What Is Greenwashing? Uncovering the Deceptive Tactics and How to Spot Them

What Is Greenwashing? Uncovering the Deceptive Tactics and How to Spot Them

As consumers become more and more environmentally conscious (Yay!), the demand for eco-friendly products will continue to grow. However, not all that glitters is green.

Some companies capitalize on this trend by employing deceptive marketing tactics to create a false sense of environmental responsibility. Enter "greenwashing", which often leaves well-intentioned consumers confused and misled. In this blog post, we will delve into the complex world of greenwashing, uncovering deceptive tactics, discussing the role of regulatory bodies, and providing tools to help distinguish genuine green claims from green lies.

A Brief Overview

  • Greenwashing is the deceptive practice of portraying products and services as environmentally conscious for financial gain.

  • Consumers can identify greenwashing by researching companies' environmental claims, consulting resources such as the Green Business Bureau, and staying informed about a company's sustainability efforts.

  • Genuine green marketing offers real benefits to both businesses and consumers while contributing to a greener future.

Defining Greenwashing: The Art of Deceptive Environmental Claims

Defining Greenwashing: The Art of Deceptive Environmental Claims

Greenwashing, a term coined by environmentalist Jay Westerveld, refers to the practice of misleadingly portraying products or services as environmentally conscious when they are not. This deceptive strategy emerged in the 1960s when the environmental movement began gaining traction. As sustainability became an increasing concern, businesses found themselves in a race to be seen as environmentally friendly, leading to the widespread use of advertising to create a "green" image.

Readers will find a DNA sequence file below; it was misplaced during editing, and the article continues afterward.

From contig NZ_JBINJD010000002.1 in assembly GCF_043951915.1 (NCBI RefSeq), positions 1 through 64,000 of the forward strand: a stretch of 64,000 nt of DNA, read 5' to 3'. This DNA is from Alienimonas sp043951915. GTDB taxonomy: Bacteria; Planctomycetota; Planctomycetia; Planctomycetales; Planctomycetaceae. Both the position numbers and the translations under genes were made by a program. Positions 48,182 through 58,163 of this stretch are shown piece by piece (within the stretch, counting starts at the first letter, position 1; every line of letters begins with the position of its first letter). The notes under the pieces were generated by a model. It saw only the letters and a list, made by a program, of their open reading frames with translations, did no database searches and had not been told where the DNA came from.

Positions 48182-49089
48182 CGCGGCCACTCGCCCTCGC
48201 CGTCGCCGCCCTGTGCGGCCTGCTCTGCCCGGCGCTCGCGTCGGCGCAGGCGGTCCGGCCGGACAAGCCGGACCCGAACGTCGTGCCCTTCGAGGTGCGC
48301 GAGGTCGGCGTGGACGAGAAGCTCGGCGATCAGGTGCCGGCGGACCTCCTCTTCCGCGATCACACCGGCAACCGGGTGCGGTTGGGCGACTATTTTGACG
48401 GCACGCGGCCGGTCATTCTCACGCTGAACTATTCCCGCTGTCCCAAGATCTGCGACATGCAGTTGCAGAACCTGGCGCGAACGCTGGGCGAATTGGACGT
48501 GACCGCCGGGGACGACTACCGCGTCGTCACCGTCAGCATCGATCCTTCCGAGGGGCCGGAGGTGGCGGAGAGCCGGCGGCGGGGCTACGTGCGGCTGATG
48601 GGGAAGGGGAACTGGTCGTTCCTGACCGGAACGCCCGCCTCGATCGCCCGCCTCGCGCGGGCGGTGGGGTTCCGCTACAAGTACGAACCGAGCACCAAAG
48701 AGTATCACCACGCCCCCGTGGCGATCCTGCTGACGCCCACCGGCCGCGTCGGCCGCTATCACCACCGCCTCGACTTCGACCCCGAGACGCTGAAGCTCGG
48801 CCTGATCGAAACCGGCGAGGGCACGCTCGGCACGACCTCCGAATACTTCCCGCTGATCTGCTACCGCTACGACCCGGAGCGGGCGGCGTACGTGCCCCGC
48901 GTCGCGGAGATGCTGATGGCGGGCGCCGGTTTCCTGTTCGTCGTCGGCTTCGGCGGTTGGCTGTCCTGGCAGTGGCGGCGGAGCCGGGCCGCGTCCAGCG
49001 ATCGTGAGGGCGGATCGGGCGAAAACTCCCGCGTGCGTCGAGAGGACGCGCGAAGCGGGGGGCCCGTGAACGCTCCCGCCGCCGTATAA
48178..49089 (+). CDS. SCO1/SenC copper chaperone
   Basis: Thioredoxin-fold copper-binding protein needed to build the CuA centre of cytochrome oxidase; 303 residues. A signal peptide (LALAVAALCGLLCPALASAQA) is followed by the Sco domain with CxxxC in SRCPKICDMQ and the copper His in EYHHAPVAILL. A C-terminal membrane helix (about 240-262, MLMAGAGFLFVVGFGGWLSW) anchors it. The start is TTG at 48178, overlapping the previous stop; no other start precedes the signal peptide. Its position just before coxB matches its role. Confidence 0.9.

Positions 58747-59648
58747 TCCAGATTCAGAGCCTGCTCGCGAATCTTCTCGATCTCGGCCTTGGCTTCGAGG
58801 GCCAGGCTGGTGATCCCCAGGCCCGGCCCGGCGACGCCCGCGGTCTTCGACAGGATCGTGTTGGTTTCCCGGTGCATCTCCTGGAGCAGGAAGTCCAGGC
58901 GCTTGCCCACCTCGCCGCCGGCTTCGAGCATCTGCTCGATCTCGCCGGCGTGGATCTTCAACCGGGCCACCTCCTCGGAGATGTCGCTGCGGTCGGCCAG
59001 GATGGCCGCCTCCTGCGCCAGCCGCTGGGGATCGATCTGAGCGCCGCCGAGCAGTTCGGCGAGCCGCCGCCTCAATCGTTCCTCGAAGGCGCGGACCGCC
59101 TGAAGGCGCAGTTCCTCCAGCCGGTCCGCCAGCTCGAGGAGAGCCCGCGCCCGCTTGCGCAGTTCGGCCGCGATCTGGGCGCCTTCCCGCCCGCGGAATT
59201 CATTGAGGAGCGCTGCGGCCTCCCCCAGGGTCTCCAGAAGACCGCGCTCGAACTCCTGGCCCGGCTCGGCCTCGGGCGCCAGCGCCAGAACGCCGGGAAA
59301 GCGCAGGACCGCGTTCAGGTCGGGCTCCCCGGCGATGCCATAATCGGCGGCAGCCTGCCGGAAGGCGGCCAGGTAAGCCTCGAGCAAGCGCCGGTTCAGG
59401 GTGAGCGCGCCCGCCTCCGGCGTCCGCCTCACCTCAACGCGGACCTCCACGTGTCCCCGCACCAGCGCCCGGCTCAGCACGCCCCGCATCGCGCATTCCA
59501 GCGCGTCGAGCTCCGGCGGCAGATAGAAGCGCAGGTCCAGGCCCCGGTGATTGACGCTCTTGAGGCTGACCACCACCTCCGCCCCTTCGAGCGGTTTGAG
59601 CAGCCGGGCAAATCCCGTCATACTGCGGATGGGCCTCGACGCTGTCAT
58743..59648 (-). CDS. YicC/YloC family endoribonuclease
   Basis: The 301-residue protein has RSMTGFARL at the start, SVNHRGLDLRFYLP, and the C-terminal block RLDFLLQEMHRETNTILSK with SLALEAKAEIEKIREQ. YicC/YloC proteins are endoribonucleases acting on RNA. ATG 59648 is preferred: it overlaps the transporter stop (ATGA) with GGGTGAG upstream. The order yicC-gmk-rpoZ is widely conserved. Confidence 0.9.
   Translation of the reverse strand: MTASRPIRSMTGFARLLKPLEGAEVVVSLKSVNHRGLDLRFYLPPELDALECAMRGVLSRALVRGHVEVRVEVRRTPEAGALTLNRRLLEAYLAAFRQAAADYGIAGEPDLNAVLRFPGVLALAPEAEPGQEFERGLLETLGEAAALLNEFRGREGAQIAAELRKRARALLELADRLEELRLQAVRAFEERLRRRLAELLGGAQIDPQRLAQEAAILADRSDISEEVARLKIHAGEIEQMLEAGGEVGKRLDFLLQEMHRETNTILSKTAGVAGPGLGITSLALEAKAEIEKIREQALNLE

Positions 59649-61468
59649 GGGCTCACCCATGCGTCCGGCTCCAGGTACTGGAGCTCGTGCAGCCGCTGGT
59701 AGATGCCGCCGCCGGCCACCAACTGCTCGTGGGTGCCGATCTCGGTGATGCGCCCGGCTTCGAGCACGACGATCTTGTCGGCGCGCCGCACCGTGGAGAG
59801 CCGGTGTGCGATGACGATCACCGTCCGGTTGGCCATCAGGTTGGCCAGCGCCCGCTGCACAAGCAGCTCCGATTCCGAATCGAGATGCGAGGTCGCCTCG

The prevalence of corporate greenwash is alarming. Research by Harris Poll indicates that 58% of C-suite and VP-level executives at global corporations have admitted to engaging in greenwashing, with this figure rising to 68% for North American companies. But what exactly does greenwashing entail, and how can consumers spot it?

Greenwashing is a derivative of "whitewashing," the practice of disseminating false information to obscure wrongdoing or an undesirable situation. In the context of the environment, greenwashing involves making misleading environmental claims to create the illusion of significant environmental benefits. Such deception not only confuses consumers, but also harms the credibility of truly environmentally friendly brands.